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From skydiver to schoolteacher...but which is the most daunting? We asked a teacher in training

12 February 2020

As far as career changes go, this one is pretty unusual.

Image of Blair Stent, skydiver turned schoolteacher

Blair Stent, 38, has spent the last few years as a skydiving instructor but now he's taking on a new challenge as a trainee teacher.

He's one of 11 new teacher trainees with Stockton's School Centred Initial Teacher Training (SCITT) retraining from different roles.

Stockton SCITT has recruited people from backgrounds as diverse as opticians, pub managers, business executives and skydivers!

We caught up with Blair to ask him why he's given up the skies for the schoolyard.

How long were you involved in skydiving?

"I started in 2001 while studying for my first degree in computing and it is something I've been doing ever since.

"A few years ago I became a Tandem Instructor working for Skydive GB. I've jumped at various locations across the UK and Europe - notching up 4,596 so far!"

What has inspired you to change careers and become a teacher?

"I've been interested in computers for as long as I can remember - right back to my parents buying me an Atari ST.

"A career in teaching computing gives me the chance to hopefully impart my passion onto new generations who will get just as much enjoyment out of it as I have.

"I've also been around skydiving long enough to know that I can't sustain such a physical lifestyle until I retire."

Which age range will you be teaching and which part of the job excites you most?

"I'll be teaching computing to secondary school students. When I was their age I started building PCs which I still do to this day, including several for family and friends.

"I also have a degree in TV & Film Production which ties in perfectly with the newer iMedia units in creative digital content - so I'm really looking forward to teaching that element."

How would you describe your experience of Stockton SCITT? Would you recommend it?

"Stockton SCITT in particular is good because you have people who've worked jobs in the real world come into teaching bringing their unique experience into the classroom.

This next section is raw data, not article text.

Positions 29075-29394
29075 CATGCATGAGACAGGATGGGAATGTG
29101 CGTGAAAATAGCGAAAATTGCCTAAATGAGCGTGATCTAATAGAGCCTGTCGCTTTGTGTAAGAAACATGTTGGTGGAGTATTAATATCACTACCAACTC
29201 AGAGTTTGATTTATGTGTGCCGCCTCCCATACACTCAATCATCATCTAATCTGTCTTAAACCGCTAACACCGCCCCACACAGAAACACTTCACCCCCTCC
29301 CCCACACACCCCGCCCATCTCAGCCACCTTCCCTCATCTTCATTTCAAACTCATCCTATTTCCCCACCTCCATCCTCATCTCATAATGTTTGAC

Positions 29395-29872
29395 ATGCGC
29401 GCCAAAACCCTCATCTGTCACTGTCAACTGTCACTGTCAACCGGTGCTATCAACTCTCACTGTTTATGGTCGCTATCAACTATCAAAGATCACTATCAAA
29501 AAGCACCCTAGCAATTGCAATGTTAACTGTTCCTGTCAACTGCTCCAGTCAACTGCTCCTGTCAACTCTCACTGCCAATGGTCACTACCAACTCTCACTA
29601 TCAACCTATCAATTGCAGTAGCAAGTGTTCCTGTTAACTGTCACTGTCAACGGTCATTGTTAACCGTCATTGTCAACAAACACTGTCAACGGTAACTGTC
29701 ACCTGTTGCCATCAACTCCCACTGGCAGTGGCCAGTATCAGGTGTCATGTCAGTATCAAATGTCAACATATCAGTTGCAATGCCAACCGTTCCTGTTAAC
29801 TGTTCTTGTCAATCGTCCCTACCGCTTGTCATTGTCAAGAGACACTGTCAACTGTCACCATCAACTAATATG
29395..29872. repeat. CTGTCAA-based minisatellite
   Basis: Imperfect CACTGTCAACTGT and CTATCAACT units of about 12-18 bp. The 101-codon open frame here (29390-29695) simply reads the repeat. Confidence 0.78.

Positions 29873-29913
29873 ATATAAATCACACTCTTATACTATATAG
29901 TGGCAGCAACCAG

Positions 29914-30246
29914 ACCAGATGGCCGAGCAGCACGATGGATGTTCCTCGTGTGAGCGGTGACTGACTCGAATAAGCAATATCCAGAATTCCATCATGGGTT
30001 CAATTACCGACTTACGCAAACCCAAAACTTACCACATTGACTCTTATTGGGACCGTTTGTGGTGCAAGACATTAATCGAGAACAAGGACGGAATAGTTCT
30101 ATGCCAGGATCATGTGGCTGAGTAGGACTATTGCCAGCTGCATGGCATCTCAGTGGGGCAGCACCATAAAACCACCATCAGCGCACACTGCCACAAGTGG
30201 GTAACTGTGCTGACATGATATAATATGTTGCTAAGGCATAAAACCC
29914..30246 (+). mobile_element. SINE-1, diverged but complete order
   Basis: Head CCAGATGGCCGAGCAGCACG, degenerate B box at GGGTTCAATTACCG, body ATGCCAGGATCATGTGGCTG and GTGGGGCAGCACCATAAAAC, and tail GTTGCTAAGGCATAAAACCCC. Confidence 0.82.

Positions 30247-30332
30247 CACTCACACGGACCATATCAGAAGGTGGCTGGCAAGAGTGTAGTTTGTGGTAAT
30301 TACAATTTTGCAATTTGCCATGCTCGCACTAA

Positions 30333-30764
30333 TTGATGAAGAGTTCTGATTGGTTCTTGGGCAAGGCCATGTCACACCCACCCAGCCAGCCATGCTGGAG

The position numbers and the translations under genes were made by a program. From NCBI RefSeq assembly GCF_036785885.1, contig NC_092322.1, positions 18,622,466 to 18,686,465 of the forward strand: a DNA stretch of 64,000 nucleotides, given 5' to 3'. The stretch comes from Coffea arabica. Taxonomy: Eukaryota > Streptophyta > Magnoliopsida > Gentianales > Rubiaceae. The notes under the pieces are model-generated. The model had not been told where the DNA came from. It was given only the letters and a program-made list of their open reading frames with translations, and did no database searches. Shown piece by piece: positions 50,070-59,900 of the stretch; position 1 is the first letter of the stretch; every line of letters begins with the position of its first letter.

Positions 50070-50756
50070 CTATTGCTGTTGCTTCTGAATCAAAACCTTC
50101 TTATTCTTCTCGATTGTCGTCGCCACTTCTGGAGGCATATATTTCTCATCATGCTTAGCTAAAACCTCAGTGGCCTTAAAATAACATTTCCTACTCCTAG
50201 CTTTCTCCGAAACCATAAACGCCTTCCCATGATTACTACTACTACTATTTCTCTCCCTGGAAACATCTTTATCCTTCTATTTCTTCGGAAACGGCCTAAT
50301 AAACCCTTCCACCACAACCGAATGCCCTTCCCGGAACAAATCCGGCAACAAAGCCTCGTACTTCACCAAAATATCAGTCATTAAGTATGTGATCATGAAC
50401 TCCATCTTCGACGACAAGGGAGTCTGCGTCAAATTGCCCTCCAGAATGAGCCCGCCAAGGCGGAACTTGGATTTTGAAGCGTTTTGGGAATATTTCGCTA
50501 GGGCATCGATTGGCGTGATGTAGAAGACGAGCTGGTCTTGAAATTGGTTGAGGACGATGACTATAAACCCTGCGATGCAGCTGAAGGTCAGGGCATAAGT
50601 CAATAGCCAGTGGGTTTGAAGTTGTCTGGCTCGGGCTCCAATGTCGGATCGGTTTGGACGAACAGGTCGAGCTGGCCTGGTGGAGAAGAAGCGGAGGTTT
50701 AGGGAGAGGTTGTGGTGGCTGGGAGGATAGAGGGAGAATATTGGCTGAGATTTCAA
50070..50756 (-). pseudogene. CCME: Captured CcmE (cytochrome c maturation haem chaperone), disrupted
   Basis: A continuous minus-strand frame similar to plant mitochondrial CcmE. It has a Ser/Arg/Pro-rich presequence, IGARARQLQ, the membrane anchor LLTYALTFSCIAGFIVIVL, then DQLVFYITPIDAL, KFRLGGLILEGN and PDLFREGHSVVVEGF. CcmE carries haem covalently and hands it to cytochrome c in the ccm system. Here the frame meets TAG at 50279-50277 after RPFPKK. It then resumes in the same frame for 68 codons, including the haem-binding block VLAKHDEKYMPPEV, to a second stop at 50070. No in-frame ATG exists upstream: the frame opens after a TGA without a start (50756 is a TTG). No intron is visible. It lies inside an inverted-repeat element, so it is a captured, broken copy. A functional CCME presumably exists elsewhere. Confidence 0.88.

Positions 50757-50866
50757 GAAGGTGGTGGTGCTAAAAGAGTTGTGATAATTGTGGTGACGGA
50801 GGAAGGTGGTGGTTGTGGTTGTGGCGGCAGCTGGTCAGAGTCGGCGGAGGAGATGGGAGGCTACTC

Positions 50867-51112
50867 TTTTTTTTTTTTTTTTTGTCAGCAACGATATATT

"Often people overlook their own talents and just think of them as a skill they have rather than something they can impart to others - that's what teaching is.

"If people are thinking of training to be a teacher, I'd choose Stockton SCITT. You start with watching a teacher and how they work, then you take a few starter sessions before moving on to take full lessons.

"By the time you've delivered some starters, you'll feel quite comfortable taking an entire lesson - despite reservations beforehand!"

Finally, what is more daunting - jumping out of a plane or taking control of a class full of teenagers for the first time?

"Good question! Jumping out of a plane as a Tandem Instructor was way scarier because of all the things that can go wrong and trying to remember what to do in certain scenarios.

"That gave me a definite surge of adrenaline! Standing in front of a full class has a slightly different effect but nerves are always there whenever you do something for the first time."

Councillor Ann McCoy, Stockton-on-Tees Borough Council's Cabinet Member for Children and Young People, said: "More and more we're seeing that people are being attracted into a teaching career from a whole host of backgrounds.

"Teachers play such an integral part in the lives of our children and it's great to see that our SCITT programme is proving to be a very popular and well-regarded route into the profession.

"Anyone interested in training to become a teacher, especially those with an interest in mathematics and science, should seriously consider Stockton SCITT as the way to begin their journey."

I'm interested. How can I apply?

Applications to start training from September 2019 are open now.

In order to apply for the September intake, applicants must have GCSE grade C (or equivalent or above) in Maths and English, plus GCSE Science at grade C (or equivalent or above) for those wishing to teach in primary schools.

All applicants should have an undergraduate degree classed at 2:2 or above, or intend to complete their degree this summer.

Skydiving picture credit: Skydive GB